Rhode Island General Laws § 38-2-2(4)(C) exempts from disclosure, “[c]hild custody and adoption records, records of illegitimate births, and records of juvenile proceedings before the family court.”
 Rhode Island General Laws § 38-2-2(4)(S) exempts from disclosure, “[r]ecords, reports, opinions, information, and statements required to be kept confidential by federal law or regulation or state law or rule of court.”
 Rhode Island General Laws § 8-10-21 states, in pertinent part, “[t]he records of the family court shall be public records, except that records of hearings in matters set forth in § 14-1-5, together with stenographic notes and transcripts of those hearings, shall not be available for public inspection unless the court shall otherwise order.”
 Rhode Island General Laws § 14-1-5 provides, “[t]he [Family] court shall, as set forth in this chapter, have exclusive original jurisdiction in proceedings: (1) Concerning any child residing or being within the state who is: (i) Delinquent; (ii) Wayward; (iii) Dependent; (iv) Neglected; or (v) Mentally disabled; (2) Concerning adoption of children; (3) To determine the paternity of any child alleged to have been born out of wedlock and to provide for the support and disposition of that child in case that child or the child’s mother has residence within the state; and (4) [Deleted by P.L. 2021, ch. 39, § 3 and P.L. 2021, ch. 40, § 3.] (5) Referred to the court in accordance with the provisions of § 14-1-28.”
 Rhode Island General Laws § 40-11-13(a) states, in pertinent part, “[a]ll records concerning reports of child abuse and neglect, including reports made to the department, shall be confidential except as specifically provided by this chapter or as specifically provided by § 42-72-8 or specifically authorized by the family court in furtherance of the purposes directly connected with this chapter.”
 Rhode Island General Laws § 42-72-8 provides, in pertinent part, “(a) Any records of the department pertaining to children and their families in need of service pursuant to the provisions of this chapter; or for whom an application for services has been made, shall be confidential and only disclosed as provided by law. (b) Records may be disclosed when necessary: (1) To individuals, or public or private agencies engaged in medical, psychological, or psychiatric diagnosis or treatment or education of the person under the supervision of the department.”
 Under 42 U.S.C. § 5106(a)(b)(2)(B) a State must establish “(viii) methods to preserve the confidentiality of all records in order to protect the rights of the child and of the child’s parents or guardians, including requirements ensuring that reports and records made and maintained pursuant to the purposes of this subchapter and subchapter III shall only be made available to—(I) individuals who are the subject of the report; (II) Federal, State, or local government entities, or any agent of such entities, as described in clause (ix); *** (VI) other entities or classes of individuals statutorily authorized by the State to receive such information pursuant to a legitimate State purpose.”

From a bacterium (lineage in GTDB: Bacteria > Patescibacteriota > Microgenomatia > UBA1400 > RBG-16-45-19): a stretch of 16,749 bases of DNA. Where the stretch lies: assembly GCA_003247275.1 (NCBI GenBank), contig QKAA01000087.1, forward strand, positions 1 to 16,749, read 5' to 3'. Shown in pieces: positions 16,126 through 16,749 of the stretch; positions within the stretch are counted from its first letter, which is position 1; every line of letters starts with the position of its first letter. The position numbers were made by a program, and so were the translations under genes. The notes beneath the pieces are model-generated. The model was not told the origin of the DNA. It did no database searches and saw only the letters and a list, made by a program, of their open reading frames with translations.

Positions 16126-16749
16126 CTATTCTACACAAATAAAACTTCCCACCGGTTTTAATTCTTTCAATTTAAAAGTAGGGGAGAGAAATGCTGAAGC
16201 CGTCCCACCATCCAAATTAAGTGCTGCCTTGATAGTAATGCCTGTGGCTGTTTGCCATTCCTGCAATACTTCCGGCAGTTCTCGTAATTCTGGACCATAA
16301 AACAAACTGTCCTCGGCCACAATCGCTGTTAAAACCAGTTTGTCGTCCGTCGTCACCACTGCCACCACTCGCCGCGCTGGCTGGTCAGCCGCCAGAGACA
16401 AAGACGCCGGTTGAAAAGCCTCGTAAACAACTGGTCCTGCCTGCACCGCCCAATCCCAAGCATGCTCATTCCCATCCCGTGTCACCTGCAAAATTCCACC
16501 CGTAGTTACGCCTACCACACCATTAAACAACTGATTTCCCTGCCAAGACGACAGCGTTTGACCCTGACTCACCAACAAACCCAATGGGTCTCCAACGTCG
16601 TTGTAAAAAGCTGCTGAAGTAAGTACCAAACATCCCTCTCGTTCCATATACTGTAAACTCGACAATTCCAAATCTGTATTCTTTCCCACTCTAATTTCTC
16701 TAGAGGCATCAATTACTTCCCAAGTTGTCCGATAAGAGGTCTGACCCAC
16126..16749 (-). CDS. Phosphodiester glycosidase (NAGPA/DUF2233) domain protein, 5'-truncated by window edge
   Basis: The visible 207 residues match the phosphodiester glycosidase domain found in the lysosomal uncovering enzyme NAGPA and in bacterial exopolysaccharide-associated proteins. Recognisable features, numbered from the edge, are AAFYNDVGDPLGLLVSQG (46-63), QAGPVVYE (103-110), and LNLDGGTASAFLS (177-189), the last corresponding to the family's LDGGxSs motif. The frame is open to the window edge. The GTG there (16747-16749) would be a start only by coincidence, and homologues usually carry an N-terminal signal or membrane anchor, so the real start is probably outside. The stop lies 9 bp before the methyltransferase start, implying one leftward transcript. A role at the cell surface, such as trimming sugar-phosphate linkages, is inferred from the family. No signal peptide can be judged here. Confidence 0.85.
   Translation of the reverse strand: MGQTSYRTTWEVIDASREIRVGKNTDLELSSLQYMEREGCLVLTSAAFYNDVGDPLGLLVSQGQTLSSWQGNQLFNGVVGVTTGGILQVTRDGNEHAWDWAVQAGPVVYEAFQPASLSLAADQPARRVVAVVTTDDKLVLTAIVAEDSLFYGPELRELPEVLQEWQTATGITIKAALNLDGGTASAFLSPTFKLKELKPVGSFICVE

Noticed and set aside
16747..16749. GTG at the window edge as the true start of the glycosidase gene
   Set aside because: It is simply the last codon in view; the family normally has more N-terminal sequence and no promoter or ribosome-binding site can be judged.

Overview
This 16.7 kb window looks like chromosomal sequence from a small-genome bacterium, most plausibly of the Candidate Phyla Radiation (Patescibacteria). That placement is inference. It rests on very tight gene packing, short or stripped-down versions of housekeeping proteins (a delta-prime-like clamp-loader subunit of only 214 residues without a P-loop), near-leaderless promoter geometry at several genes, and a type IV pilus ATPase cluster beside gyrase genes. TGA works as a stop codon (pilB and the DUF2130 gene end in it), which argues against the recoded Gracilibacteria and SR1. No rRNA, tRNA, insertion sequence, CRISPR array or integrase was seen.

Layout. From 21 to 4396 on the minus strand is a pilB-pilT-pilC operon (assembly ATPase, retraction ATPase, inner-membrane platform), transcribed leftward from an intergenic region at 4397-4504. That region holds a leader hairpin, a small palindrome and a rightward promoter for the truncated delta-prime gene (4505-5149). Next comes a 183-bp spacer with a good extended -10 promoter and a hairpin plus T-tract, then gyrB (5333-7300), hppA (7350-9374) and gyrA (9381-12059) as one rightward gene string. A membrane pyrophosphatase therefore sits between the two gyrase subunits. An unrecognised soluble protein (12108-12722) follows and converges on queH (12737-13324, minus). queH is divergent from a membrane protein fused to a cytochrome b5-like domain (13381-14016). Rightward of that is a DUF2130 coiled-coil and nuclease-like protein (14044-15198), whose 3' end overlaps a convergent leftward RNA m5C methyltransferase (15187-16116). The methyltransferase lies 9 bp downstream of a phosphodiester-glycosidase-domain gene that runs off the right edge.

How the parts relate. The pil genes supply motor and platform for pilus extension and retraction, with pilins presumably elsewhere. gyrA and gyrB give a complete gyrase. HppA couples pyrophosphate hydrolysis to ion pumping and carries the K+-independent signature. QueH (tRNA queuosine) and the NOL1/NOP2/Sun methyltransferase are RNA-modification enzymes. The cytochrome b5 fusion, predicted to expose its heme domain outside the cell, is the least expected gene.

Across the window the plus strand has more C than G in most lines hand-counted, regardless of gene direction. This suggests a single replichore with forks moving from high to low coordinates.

In order for a State to be eligible for payments under 42 U.S.C. § 671(a)(8) (Foster Care and Adoption Assistance), a State must establish a plan that, “subject to subsection (c), provides safeguards which restrict the use of or disclosure of information concerning individuals assisted under the State plan to” those purposes directly delineated in the statute.
42 C.F.R. § 205.50 outlines the requirements for safeguarding of records and information related to child welfare records under the Social Security Act.
 Rhode Island General Laws § 16-64-1.3 establishes that the responsibility for education for children in group homes and other residential placements lies with the municipality in which the foster home, group home or residential facility is located.
Rhode Island General Laws § 16-64-6 establishes the procedure by which the Commissioner of Elementary and Secondary Education (or her designee) shall resolve any disputes over residency for education purposes.
 The Family Education Rights and Privacy Act (“FERPA”) is a Federal law that protects the privacy of student education records. https://www2.ed.gov/policy/gen/guid/fpco/ferpa/index.html
 Because we find that Exemption (C) and (S) applies to the withheld records, we need not address whether DCYF would face “undue burden” under R.I. Gen. Laws § 38-2-3(h).